The changes to the written policies and the FAQs are consistent with recent shifts in the Division’s approach to leniency that applicants have observed in recent years. However, this effort to align the written policy with how it is applied has the potential to make it more challenging for a corporate leniency applicant to satisfy all of the criteria. Notable updates include requirements that leniency applicants promptly report wrongdoing and that they use their “best efforts to make restitution to injured parties.” By attempting to make the leniency program more accessible to individuals, the Division is sharpening the risk-reward calculation inherent in leniency and further encouraging the “race” to report violations.
For more detailed coverage of the changes and their potential effect, see our client alert.
Key Point: Recent interest by the Division and the FTC in enforcement of the ban on interlocking directorates, a law intended to minimize opportunities for collusion, reinforces the Biden administration’s efforts to target anticompetitive conduct with all available tools.
In October 2022, the Division presented the first fruits of its efforts to “reinvigorate” enforcement of Section 8 of the Clayton Act, namely, the resignation of seven directors from corporate boards that the Division identified as constituting unlawful interlocks. Section 8 of the Clayton Act generally prohibits an individual or a corporate entity from serving as an officer or on the boards of directors of competing corporations. To enforce the statute, either the Division or the FTC can compel the unwinding of an unlawful interlock.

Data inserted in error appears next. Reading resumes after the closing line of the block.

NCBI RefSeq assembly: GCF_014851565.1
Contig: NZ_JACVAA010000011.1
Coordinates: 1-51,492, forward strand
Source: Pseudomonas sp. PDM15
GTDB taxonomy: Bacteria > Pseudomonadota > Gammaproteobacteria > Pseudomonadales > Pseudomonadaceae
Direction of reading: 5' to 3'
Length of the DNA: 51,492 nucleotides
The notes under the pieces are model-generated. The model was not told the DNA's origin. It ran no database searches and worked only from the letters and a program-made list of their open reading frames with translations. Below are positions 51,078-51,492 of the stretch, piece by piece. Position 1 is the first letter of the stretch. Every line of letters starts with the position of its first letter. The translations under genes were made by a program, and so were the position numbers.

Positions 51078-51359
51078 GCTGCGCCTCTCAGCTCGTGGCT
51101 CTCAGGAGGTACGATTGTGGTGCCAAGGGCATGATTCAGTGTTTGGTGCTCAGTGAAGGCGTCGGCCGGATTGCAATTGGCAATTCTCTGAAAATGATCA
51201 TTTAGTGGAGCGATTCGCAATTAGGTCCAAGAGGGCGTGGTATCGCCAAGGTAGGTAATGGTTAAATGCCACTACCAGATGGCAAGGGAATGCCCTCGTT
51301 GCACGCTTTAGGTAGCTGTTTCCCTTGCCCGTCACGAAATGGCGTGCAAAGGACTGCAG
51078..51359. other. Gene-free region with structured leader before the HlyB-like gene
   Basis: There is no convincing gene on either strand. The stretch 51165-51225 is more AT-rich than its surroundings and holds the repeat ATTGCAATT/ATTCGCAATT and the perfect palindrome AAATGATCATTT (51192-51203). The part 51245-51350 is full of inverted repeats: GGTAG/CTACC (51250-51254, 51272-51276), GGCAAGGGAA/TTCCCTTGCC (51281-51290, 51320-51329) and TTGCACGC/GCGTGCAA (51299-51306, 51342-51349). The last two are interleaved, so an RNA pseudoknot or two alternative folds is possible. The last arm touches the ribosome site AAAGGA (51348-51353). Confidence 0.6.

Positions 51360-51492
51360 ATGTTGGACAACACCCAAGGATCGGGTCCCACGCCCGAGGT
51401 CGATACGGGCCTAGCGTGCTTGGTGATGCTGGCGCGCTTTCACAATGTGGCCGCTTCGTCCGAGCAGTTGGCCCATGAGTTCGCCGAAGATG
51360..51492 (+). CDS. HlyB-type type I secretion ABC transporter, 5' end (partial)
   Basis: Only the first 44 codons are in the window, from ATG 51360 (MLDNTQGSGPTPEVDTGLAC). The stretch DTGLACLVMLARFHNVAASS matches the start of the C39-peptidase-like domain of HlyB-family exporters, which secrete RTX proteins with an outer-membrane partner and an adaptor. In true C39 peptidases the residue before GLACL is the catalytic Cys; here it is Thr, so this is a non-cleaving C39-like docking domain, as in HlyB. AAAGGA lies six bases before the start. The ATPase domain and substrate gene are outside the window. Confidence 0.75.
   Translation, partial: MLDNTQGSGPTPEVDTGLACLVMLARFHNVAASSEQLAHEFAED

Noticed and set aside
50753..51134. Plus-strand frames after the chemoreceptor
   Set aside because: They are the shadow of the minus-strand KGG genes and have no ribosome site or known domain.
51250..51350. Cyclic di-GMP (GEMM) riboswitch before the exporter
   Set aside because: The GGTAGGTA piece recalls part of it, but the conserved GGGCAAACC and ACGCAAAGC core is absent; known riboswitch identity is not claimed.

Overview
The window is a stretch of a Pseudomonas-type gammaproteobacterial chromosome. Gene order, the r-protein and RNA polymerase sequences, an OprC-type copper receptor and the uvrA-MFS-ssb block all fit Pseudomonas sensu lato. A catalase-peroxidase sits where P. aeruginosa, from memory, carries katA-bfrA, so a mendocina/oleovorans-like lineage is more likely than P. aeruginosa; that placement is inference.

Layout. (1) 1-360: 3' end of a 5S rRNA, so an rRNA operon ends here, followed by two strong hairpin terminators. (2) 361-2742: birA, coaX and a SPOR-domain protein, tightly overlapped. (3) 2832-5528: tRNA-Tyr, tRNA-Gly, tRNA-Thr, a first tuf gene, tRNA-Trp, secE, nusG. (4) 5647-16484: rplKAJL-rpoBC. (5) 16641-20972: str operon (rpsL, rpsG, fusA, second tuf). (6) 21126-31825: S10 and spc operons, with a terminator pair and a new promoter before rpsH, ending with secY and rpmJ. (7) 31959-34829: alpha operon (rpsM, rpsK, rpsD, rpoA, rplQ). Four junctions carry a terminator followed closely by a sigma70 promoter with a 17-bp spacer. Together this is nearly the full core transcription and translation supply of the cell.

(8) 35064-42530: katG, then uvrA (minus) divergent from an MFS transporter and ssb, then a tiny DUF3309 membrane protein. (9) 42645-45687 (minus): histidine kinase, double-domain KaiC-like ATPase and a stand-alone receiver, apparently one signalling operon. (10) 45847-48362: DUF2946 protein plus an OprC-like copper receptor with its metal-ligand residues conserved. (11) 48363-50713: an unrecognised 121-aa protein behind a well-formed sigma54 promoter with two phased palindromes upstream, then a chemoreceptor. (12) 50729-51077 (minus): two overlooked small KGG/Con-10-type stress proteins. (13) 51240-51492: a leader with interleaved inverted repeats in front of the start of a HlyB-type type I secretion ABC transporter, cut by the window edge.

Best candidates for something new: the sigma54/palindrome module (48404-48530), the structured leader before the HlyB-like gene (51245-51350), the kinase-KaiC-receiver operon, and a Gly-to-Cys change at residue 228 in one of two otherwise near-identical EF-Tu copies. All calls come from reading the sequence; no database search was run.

Although historically neither the Division nor the FTC has prioritized enforcement of Section 8 of the Clayton Act, AAG Kanter announced in April that the DOJ was “ramping up” its efforts to identify and prosecute Section 8 violations. The October 2022 resolutions were described as only “the first in a broader review of potentially unlawful interlocking directorates.” Indeed, at a conference in San Francisco, AAG Kanter stated that the DOJ has the most active Section 8 enforcement program in history. Enforcers expressed concern that sharing board members could lead to, among other things, the sharing of competitively sensitive information.
Notably, the DOJ is not only looking to bring more Section 8 cases, but also articulating a broader interpretation of the law. These recent enforcement actions targeted both “direct” overlaps—where an individual served on boards for multiple competitors—and “indirect” overlaps—where a corporate entity influenced multiple competitors through its employees or agents. Although this broader reading of Section 8 is not entirely novel, it has been challenged in the courts.